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State, Department of Transportation & Development v. Clark

Court of Appeals of Louisiana, Second Circuit

January 15, 2020

STATE OF LOUISIANA DEPARTMENT OF TRANSPORTATION & DEVELOPMENT Plaintiff-Appellee
v.
LARRY E. CLARK, ET UX Defendant-Appellant STATE OF LOUISIANA DEPARTMENT OF TRANSPORTATION & DEVELOPMENT Plaintiff-Appellee
v.
LARRY E. CLARK, ET UX Defendant-Appellant STATE OF LOUISIANA DEPARTMENT OF TRANSPORTATION & DEVELOPMENT Plaintiff-Appellee
v.
LARRY E. CLARK, ET UX Defendant-Appellant L & M H AIR CARE PRODUCTS, INC. Plaintiff-Appellant
v.
STATE OF LOUISIANA DEPARTMENT OF TRANSPORTATION & DEVELOPMENT Defendant-Appellee

          Appealed from the First Judicial District Court for the Parish of Caddo, Louisiana Trial Court Nos. 325511, 325512, 328772 and 363679, Honorable Ramon Lafitte, Judge.

          LARRY E. CLARK Appellant In Proper Person.

          CHARLES DAVID McBRIDE, ANDREW GATES BARRY, TERRENCE J. DONAHUE, JR., Counsel for Appellee.

          Before STEPHENS, McCALLUM, and THOMPSON, JJ.

          McCALLUM, J.

         In 1986, Ronald Reagan was President of the United States, Margaret Thatcher was Prime Minister of the United Kingdom, the Berlin Wall separated East Berlin from West Berlin, rotary dial telephones were still in common usage, and the State of Louisiana, through the Department of Transportation and Development, began expropriation proceedings against Larry E. Clark and his wife as the owners of three lots of land in Shreveport, Louisiana, needed for construction of I-49. President Reagan and Prime Minister Thatcher have passed away, the Berlin Wall has long since fallen, and rotary dial telephones are extinct as practical options for communication. However, the litigation born of the State's expropriation of the Clarks' property lives on.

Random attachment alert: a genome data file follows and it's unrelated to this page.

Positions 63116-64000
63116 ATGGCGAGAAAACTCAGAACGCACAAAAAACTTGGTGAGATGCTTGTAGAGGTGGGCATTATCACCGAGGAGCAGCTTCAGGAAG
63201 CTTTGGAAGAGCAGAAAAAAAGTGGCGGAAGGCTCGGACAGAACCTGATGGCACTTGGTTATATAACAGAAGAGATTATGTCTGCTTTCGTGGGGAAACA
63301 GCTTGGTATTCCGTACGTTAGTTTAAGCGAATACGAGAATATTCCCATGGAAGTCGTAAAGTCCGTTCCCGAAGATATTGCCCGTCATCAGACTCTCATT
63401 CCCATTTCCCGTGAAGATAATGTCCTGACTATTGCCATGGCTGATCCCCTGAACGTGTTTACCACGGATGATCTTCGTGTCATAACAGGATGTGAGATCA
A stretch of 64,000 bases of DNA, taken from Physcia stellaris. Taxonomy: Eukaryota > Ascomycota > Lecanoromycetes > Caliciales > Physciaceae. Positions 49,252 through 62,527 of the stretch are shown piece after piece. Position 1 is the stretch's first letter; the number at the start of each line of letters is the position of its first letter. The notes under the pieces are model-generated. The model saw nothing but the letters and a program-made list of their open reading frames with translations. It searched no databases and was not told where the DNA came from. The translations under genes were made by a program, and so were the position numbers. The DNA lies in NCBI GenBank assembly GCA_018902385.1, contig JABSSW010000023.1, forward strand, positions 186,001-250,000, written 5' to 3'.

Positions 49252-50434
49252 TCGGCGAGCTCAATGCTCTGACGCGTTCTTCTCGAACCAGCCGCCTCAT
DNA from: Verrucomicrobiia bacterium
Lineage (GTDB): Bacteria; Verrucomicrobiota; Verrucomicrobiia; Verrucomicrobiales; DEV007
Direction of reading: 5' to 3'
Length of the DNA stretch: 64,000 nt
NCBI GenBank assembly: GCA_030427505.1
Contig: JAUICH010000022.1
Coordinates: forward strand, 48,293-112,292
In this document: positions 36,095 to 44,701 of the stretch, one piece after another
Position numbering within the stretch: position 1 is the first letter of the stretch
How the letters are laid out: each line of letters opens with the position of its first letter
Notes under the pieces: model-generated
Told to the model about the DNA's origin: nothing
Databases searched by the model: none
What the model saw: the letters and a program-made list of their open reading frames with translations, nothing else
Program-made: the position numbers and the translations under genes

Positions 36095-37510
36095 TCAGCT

Before us is a pro se appeal by Larry E. Clark and his wife (hereinafter collectively referred to as "Clark"), challenging three judgments. The appellee is the State of Louisiana, through the Department of Transportation and Development ("the State"). Clark and their corporation, L & M Hair Care Products, Inc. ("L&M"), are seeking nullification of a previous joint stipulation agreement and judgments dating back to the distant origins of this matter. Clark argues that the trial court erred when it granted a peremptory exception of res judicata and dismissed the petitions to nullify. Clark argues that the court thereafter erred in denying a motion for new trial. Clark finally argues that the court erred when it denied relief in relation to Clark's ex parte motion. In that ex parte motion, Clark asked the trial court to order the State to refile and start afresh the expropriations. As detailed below, Clark asks this Court to reverse the trial court, nullify the joint stipulation agreement, and allow continued progress to attempt to nullify and overturn the sundry decisions made during the preceding three decades.